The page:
- States have a constitutional right to determine the process for administering their own elections: Federalism is a core component of the Constitution, governing a division of power between the states and the federal government. The Constitution makes clear, and the Court has affirmed, that the Framers granted the States the right to administer and oversee presidential elections on their own. Yet Texas’s lawsuit—calling on the Supreme Court to intervene in the elections held by the four defendant states—would infringe on that right, and thus, their sovereignty. Further, it would set its own destructive precedent limiting the States’ ability to make critical changes to the structure and oversight of elections.
- There is no evidence that the states’ common-sense measures to protect the vote and the health of residents produced significant voter fraud: Since 2000, more than 250 million people in all 50 states have voted using mail-in ballots, and in 2018 alone, more than 31 million Americans—or about 25.8 percent of voters—cast their ballots by mail. Moreover, five states—Colorado, Hawaii, Oregon, Utah, and Washington—already have all-mail voting systems where every registered voter receives a ballot in the mail. Despite the prevalence of voting by mail, officials at the state and federal level have consistently found no evidence of widespread fraud. That remained true for the 2020 election. Despite President Trump’s claims that the results were tainted by voting fraud, his campaign lawyers and other allies have consistently failed to substantiate these assertions with any evidence. Indeed, Republican and Democratic officials overseeing the elections in all four defendant states have repeatedly confirmed that these processes were safe and secure.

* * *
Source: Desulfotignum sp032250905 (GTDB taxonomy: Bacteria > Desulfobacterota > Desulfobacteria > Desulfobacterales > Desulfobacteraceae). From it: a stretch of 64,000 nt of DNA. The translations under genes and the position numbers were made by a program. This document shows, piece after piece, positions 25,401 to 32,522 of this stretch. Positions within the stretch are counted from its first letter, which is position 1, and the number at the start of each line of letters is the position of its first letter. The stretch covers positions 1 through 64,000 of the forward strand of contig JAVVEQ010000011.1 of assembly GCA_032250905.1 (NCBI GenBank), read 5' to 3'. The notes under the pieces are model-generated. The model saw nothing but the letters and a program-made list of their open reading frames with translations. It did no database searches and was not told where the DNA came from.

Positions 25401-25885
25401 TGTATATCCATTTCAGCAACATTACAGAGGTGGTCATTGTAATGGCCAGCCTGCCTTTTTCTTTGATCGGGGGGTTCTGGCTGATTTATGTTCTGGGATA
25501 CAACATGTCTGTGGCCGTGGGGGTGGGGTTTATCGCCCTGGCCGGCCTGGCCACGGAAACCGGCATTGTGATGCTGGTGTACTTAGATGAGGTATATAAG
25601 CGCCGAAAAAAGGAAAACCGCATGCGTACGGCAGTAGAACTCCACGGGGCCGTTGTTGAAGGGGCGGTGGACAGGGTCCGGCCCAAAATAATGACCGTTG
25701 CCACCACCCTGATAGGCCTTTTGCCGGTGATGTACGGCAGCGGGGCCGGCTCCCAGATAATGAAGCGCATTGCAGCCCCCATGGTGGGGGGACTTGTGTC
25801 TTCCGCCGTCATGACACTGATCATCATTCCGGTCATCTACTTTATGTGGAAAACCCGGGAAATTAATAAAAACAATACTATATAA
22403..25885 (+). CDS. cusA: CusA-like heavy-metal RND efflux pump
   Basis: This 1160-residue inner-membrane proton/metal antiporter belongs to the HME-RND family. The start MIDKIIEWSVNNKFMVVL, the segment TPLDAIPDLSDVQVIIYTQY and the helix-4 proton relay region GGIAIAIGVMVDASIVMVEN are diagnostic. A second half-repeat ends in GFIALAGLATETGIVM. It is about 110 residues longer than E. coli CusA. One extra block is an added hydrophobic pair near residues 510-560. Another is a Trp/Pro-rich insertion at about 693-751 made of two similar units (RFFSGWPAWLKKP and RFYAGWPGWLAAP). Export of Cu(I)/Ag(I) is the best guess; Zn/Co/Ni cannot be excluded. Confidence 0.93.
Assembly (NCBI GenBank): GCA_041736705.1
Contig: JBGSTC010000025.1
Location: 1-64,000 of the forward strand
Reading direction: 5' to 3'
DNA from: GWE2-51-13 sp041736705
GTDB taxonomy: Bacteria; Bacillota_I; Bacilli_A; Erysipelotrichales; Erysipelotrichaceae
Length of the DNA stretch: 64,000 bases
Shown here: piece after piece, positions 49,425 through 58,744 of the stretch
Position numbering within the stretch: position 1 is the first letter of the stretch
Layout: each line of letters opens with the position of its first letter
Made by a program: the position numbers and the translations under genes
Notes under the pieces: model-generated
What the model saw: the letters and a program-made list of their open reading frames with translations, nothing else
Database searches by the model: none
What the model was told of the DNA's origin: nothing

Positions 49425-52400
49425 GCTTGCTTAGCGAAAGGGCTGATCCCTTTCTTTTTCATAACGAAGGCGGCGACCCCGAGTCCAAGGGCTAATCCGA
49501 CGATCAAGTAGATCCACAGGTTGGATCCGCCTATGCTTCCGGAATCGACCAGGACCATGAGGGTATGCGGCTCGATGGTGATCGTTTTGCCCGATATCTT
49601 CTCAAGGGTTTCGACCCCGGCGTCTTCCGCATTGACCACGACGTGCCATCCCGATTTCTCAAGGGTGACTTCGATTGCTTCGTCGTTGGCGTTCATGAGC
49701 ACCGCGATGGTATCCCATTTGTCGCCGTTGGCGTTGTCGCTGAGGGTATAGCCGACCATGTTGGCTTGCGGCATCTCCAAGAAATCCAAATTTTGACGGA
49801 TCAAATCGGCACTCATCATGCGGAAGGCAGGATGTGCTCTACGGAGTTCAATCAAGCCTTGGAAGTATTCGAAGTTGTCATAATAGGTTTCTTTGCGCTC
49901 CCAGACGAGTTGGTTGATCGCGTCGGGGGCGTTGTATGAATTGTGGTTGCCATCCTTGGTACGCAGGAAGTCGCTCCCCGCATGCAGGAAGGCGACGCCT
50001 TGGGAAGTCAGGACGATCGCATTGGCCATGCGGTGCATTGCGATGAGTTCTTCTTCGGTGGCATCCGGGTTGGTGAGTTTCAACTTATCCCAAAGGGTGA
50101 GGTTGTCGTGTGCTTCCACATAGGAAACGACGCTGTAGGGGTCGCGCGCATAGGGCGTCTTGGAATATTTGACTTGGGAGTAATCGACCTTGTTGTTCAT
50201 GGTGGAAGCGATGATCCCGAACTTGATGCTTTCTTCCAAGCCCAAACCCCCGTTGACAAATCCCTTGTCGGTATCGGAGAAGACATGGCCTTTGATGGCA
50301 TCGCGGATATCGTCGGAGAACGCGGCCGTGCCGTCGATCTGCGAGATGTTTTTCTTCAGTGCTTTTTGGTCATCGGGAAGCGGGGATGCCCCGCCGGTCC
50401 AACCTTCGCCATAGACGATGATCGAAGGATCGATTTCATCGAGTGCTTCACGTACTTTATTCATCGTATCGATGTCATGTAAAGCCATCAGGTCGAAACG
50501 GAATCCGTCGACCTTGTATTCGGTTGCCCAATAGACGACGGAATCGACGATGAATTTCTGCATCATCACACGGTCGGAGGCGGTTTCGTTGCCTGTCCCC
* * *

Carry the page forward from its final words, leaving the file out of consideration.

A copy of the amicus brief is available on Attorney General Ellison’s website.
Joining Attorney General Ellison and District of Columbia Attorney General Karl Racine, who led the brief, are the attorneys general of California, Colorado, Connecticut, Delaware, Guam, Hawaii, Illinois, Maine, Maryland, Massachusetts, Minnesota, Nevada, New Jersey, New Mexico, New York, North Carolina, Oregon, Rhode Island, Vermont, Virginia, U.S. Virgin Islands, and Washington.